Mass migration fueled Dutch population increase to 17.8 million last year

By Thomas Brooke
2 Min Read

The population of the Netherlands increased to more than 17.8 million last year and is expected to grow at twice the rate of 2022 in the year ahead, according to estimates published by Statistics Netherlands (CBS).

The Dutch population grew by almost 227,000 last year, with the increase almost entirely attributable to mass migration, Dutch broadsheet De Telegraaf reported.

More than a quarter of new arrivals came from Ukraine, while the number of migrants originating from Asia and the Middle East, including Syria, Turkey, and India, all increased compared to previous years.

“In recent years, population growth has mainly been due to foreign net migration. In 2022, slightly over 400,000 people immigrated to the Netherlands,” CBS stated. “Foreign net migration will also be driving population growth in the future, according to the forecast,” it added.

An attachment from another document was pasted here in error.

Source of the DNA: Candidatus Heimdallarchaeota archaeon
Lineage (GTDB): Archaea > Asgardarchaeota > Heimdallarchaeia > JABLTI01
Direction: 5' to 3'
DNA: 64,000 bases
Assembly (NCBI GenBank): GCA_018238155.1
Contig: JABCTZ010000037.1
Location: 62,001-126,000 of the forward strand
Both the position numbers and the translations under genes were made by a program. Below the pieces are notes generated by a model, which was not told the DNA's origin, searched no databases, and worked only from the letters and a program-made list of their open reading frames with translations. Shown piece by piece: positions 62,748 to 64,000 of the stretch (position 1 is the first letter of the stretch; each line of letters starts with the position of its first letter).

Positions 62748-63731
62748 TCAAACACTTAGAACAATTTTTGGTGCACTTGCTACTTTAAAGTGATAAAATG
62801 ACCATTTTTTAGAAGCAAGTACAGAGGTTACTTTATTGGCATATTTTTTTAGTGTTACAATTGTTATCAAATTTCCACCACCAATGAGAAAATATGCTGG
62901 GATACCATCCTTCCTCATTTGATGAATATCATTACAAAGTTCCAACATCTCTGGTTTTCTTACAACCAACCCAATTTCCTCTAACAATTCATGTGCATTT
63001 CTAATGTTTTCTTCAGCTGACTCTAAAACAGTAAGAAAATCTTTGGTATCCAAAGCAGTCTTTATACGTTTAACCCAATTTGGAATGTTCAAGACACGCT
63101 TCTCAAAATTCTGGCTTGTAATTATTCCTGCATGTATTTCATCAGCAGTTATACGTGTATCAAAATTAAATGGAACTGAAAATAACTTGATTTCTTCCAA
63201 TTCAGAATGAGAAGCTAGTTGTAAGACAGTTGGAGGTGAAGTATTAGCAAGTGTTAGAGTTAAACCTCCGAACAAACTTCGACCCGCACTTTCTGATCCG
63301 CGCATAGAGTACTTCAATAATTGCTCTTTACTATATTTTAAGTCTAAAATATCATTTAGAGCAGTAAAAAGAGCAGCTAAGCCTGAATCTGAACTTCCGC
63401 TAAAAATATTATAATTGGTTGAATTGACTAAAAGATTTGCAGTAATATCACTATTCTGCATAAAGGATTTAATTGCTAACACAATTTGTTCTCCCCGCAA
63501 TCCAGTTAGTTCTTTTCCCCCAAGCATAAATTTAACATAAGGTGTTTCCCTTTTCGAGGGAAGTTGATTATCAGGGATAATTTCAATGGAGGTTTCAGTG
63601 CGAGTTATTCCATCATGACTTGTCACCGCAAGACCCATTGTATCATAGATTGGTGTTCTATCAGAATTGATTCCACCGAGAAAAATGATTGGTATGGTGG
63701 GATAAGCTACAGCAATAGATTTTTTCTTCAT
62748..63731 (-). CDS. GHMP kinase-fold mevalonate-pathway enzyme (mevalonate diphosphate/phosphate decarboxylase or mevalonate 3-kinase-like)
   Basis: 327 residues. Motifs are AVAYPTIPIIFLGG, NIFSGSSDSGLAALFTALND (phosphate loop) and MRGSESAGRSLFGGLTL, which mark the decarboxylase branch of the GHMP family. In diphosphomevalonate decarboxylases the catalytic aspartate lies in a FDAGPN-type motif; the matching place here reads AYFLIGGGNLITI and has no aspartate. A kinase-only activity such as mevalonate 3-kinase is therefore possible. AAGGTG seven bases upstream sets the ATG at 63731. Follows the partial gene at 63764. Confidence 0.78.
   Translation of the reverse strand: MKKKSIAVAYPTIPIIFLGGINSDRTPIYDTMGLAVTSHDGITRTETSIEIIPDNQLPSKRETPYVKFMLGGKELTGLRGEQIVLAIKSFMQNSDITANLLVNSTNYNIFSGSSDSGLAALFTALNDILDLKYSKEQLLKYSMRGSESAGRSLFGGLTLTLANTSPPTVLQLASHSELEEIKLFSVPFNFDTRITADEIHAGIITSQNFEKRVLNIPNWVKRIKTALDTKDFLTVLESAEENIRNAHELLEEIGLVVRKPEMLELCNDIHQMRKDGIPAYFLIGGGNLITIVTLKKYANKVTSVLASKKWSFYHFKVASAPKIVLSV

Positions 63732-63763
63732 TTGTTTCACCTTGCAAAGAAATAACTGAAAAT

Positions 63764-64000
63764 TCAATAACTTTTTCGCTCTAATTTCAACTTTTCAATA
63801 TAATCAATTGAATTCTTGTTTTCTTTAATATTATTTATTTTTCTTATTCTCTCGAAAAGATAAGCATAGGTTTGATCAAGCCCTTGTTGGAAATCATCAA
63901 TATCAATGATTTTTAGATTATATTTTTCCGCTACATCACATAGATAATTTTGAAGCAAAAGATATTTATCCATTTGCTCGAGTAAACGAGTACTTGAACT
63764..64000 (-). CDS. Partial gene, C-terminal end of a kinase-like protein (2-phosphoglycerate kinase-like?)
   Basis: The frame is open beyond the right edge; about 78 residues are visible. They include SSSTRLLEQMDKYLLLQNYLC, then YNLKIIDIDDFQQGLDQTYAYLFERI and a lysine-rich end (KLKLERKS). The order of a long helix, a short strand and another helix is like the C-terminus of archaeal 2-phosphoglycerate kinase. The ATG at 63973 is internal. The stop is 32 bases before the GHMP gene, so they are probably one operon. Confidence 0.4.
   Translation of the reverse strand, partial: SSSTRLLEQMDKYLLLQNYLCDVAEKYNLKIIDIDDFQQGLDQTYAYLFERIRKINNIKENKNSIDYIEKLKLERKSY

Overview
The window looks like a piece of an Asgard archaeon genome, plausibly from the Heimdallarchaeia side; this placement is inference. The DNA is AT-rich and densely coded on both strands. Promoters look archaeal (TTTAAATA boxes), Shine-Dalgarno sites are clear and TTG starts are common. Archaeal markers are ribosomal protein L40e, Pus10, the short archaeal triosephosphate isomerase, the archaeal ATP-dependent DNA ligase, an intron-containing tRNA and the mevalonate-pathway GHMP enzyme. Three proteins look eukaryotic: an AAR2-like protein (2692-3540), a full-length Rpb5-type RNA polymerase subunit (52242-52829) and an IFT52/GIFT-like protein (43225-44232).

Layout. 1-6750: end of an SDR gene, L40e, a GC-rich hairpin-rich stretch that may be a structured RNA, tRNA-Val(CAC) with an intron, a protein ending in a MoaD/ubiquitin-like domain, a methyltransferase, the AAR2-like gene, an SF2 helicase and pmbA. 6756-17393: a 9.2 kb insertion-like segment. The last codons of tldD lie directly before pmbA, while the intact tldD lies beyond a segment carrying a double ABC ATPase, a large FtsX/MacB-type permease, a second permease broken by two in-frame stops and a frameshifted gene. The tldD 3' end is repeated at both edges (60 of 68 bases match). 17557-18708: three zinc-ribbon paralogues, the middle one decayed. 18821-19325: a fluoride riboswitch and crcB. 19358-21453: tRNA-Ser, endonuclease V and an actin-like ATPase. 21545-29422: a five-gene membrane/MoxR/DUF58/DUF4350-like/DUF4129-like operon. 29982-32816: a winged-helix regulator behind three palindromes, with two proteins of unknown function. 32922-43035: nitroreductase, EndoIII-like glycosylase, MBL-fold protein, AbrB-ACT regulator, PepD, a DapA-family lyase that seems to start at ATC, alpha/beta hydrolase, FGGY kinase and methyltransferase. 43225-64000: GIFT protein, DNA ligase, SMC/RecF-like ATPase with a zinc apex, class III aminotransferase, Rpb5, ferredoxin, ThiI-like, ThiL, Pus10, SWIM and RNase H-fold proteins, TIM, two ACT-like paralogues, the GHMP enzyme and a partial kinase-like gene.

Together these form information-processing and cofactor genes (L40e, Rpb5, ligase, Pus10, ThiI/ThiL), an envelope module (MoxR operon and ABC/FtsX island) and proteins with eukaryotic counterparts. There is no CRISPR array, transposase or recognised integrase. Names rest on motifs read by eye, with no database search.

The Netherlands is already one of the most crowded countries in the European Union by population density, second only to Malta.

The Dutch government’s stats agency revealed earlier this month that 15 percent of the current population were born outside of the country, and 12 percent have at least one parent who are foreign-born, resulting in more than 1 in 4 people residing in the Netherlands either being a foreign national or a first-generation migrant.

In its long-term projections, CBS expects the Dutch population to cross the 18 million mark in 2024, hit 19 million by 2034, and reach 20.7 million inhabitants by 2070.

It also estimates the country will see an aging population in the decades to come. Over a quarter of the population is expected to be of retirement age by 2040, and the number of over-80s should almost double in the next 20 years from 900,000 at the end 2022 to 1.7 million by 2043.

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